The Volvo P1800 was introduced in 1961 to compete in the European and US sports car markets. Designed at Pietro Frua, Volvo initially outsourced the building of the car to Jensen, who were contracted to build 10,000 units. The unibody shells were produced by Pressed Steel in Scotland which were then assembled by Jensen in West Bromwich. However problems with quality control meant that Volvo moved the assemble to its own plant in Gothenburg in 1963, changing the name to P1800s at the same time.
This car is a 1966 P1800S which was the cross over year. The models of this year retained the 1800 cc engine and the chrome (other than the cow horn bumpers).
The car had been rescued from a barn and was a one owner car from new. It was originally sold on the 5th January 1966 by Rex Neate who was the main Volvo agent in Hedge End Southampton.
Some restoration had been done and, while the car was structurally sound, it had been clumsily put back together and I think the respray had been completed by Stevie Wonder! The engine internals were fully rebuilt by a leading specialist, fitting a slightly hotter cam, so at least that was one thing I have not had to do.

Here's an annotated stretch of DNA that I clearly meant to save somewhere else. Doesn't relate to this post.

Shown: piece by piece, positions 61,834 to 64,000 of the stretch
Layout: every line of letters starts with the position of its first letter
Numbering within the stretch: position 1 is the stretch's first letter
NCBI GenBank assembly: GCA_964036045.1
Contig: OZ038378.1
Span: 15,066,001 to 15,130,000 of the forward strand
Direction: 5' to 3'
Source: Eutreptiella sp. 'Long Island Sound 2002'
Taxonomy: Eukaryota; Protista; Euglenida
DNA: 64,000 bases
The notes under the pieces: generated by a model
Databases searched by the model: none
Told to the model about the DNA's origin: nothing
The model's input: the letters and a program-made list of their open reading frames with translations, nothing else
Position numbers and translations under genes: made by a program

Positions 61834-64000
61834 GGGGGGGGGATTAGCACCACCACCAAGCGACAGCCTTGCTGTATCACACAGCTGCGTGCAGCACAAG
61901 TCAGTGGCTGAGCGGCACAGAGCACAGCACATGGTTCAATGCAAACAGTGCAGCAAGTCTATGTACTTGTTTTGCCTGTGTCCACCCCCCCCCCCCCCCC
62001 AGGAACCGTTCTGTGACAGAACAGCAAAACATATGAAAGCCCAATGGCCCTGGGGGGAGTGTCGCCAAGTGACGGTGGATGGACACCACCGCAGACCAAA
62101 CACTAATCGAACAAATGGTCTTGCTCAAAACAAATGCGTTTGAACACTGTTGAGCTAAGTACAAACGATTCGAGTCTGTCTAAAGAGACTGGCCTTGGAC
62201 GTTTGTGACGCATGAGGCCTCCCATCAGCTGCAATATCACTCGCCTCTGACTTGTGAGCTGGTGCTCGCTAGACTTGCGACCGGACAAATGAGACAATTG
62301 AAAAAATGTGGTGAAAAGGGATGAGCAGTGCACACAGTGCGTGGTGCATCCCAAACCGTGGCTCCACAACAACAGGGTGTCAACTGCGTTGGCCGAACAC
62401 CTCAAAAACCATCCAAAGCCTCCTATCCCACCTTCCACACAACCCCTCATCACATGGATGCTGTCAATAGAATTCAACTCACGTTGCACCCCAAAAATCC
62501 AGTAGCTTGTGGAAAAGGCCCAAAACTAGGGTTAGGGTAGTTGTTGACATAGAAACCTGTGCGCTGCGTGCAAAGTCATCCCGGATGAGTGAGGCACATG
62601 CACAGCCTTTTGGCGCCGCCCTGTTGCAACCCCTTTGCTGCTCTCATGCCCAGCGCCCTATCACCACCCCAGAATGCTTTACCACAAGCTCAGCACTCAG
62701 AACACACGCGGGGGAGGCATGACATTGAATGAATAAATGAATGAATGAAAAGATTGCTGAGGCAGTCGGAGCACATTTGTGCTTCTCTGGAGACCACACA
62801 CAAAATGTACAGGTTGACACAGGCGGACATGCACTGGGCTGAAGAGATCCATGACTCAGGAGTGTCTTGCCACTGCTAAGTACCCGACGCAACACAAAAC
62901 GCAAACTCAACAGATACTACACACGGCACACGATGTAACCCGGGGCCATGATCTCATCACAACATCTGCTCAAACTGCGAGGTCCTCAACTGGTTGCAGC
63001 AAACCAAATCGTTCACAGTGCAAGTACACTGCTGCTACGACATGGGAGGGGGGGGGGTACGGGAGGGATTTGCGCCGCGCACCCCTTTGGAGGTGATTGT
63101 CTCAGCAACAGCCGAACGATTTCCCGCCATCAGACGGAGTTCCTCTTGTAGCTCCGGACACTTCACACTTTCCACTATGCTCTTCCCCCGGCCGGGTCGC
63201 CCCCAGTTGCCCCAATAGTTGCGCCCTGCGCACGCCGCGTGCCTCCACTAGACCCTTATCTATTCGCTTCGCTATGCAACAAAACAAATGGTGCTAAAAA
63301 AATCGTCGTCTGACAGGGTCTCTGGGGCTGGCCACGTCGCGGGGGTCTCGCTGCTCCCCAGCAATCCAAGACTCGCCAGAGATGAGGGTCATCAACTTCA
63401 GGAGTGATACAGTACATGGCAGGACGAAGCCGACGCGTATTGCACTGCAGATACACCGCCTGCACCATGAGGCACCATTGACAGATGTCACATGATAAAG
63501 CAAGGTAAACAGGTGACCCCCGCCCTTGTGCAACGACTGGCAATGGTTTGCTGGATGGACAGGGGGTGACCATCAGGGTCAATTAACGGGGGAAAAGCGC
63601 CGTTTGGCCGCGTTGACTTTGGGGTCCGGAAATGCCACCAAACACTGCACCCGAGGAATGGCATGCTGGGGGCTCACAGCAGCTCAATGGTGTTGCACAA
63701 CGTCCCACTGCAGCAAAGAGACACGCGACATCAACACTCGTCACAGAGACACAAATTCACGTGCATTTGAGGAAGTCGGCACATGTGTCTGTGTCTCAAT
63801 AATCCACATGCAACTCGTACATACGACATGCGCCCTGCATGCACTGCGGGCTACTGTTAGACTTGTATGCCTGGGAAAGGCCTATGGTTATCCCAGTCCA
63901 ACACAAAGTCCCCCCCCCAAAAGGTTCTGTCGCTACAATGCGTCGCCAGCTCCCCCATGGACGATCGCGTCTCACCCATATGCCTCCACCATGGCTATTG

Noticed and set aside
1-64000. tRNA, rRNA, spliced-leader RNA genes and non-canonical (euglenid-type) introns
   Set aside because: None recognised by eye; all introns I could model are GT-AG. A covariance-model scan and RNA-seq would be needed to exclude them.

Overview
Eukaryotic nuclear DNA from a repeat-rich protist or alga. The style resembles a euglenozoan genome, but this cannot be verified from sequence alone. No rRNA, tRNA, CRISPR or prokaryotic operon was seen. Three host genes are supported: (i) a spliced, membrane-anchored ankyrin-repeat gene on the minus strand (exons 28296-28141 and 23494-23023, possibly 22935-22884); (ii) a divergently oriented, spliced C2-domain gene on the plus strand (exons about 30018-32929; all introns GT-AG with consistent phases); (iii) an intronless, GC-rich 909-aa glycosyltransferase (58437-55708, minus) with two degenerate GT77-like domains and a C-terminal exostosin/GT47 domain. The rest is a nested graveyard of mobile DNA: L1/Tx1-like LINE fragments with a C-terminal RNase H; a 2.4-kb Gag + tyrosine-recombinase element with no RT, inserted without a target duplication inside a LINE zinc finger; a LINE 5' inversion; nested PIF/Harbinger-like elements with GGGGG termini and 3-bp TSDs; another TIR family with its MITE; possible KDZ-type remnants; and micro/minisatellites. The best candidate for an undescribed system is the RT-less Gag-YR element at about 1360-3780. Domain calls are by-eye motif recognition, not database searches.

Being a qualified car mechanic from the 1970s, I have tackled most of the rest myself, which has been complex and expensive, and involved the neighbours covering their ears as the abuse has flowed. The only thing I farmed out was some of the more comprehensive body repairs and new panels. Finally the car had a full respray carried out by a high end car body repairer.
I had booked the car to go to the Silverstone Classic and, as fate would have it, I only got it back from the body repair shop 72 hours before the event. It still needed all the interior, chrome, side glass and a full service to get her ready… I never left the garage for three straight days often working 18 hours plus.
Other work completed this winter has been a front end rebuild – replacing steering arms bushes, front shock absorbers, springs and poly bushes, which at least means when I turn the steering wheel car follows the same direction! I dread to think how many components I have refurbished or replaced.
The car has been on a rolling road and tuned at Bogg Brothers. This proved that the output was still an impressive 115 bhp at the rear wheels – not bad for a 50 year old car. Fast? no not really, it is a GT tourer and a good one.
What’s it like to drive? In a word great! She can, and does, keep up with modern traffic and climbs hills effortlessly . The seat position is low and although the seat can be adjusted many would find they could not see the front end of the car. The sunroof was an optional extra, which in truth I have never liked but it works and the cockpit would be very very warm without it!
Is it original? Well l have rebuilt this car for me and my wife to tour in the UK and abroad so I am not concerned if a grub screw is not exact but other than the colour it is very close. She would give a lot a run for their money
You can never go anywhere without being noticed – which makes me laugh when the villains never saw Simon Templar!